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Prog Brain Res. 2013;203:201-20. doi: 10.1016/B978-0-444-62730-8.00008-6.

Cajal and the discovery of a new artistic world: the neuronal forest.

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Laboratorio Cajal de Circuitos Corticales, Centro de Tecnología Biomédica, Universidad Politécnica de Madrid, Madrid, Spain; Instituto Cajal, Consejo Superior de Investigaciones Científicas, Madrid, Spain. Electronic address:


The introduction of the staining method of Camillo Golgi in 1873 represented a giant step for neuroscience. Prior to this development, the visualization of neurons with the available histological techniques had been incomplete; it was only feasible to observe the cell body and the proximal portions of the dendrites and axon. However, with the Golgi method it was possible to observe neurons and glia with all their parts (cell body, dendrites, and axon in the case of neurons; cell body and processes in the case of glia). Due to the advantages of this method, all of a sudden it was possible to begin studying one of the great mysteries and critical issues of the organization of the nervous system-the tracing of the connections between neurons. Nevertheless, this method was not fully exploited until Santiago Ramón y Cajal arrived on the scene in 1888. It should be noted that, in Cajal's day, drawing was the most common method of describing microscopic images in the absence of the highly developed microphotography and other imaging techniques commonly available in today's laboratories. As a consequence, most scientific figures presented by the early neuroanatomists were their own drawings, providing an outlet for these scientists to express and develop their artistic talent. In the hands of Cajal, the Golgi method represented not only the principal tool that was to change the course of the history of neuroscience but also the discovery of a new artistic world, the neuronal forest.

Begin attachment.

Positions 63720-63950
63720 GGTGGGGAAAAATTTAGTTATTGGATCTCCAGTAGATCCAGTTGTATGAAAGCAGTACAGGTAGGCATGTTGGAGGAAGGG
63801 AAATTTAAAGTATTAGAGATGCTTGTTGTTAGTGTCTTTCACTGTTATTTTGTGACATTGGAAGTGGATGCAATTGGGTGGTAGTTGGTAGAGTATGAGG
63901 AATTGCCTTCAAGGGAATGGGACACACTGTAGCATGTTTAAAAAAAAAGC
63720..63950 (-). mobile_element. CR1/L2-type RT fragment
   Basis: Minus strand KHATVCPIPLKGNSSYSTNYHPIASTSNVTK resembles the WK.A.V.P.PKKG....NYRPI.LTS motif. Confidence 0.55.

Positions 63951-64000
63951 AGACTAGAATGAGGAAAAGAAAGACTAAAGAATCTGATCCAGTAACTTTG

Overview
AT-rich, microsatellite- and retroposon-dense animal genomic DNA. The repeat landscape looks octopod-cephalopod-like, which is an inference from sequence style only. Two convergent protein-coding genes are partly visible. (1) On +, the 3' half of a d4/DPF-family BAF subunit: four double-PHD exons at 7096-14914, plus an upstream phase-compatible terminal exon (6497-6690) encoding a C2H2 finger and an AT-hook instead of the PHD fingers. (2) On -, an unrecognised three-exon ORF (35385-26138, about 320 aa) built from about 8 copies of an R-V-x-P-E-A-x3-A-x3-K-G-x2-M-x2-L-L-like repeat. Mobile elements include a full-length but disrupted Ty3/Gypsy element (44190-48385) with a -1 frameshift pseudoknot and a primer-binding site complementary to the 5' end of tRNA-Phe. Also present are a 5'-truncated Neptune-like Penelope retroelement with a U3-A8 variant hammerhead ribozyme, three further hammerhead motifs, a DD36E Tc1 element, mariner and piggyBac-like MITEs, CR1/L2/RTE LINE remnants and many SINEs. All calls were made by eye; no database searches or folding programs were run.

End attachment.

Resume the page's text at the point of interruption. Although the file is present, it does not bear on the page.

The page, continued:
Golgi technique; cerebral cortex; connections of neurons; drawing of neural elements; history of neuroscience

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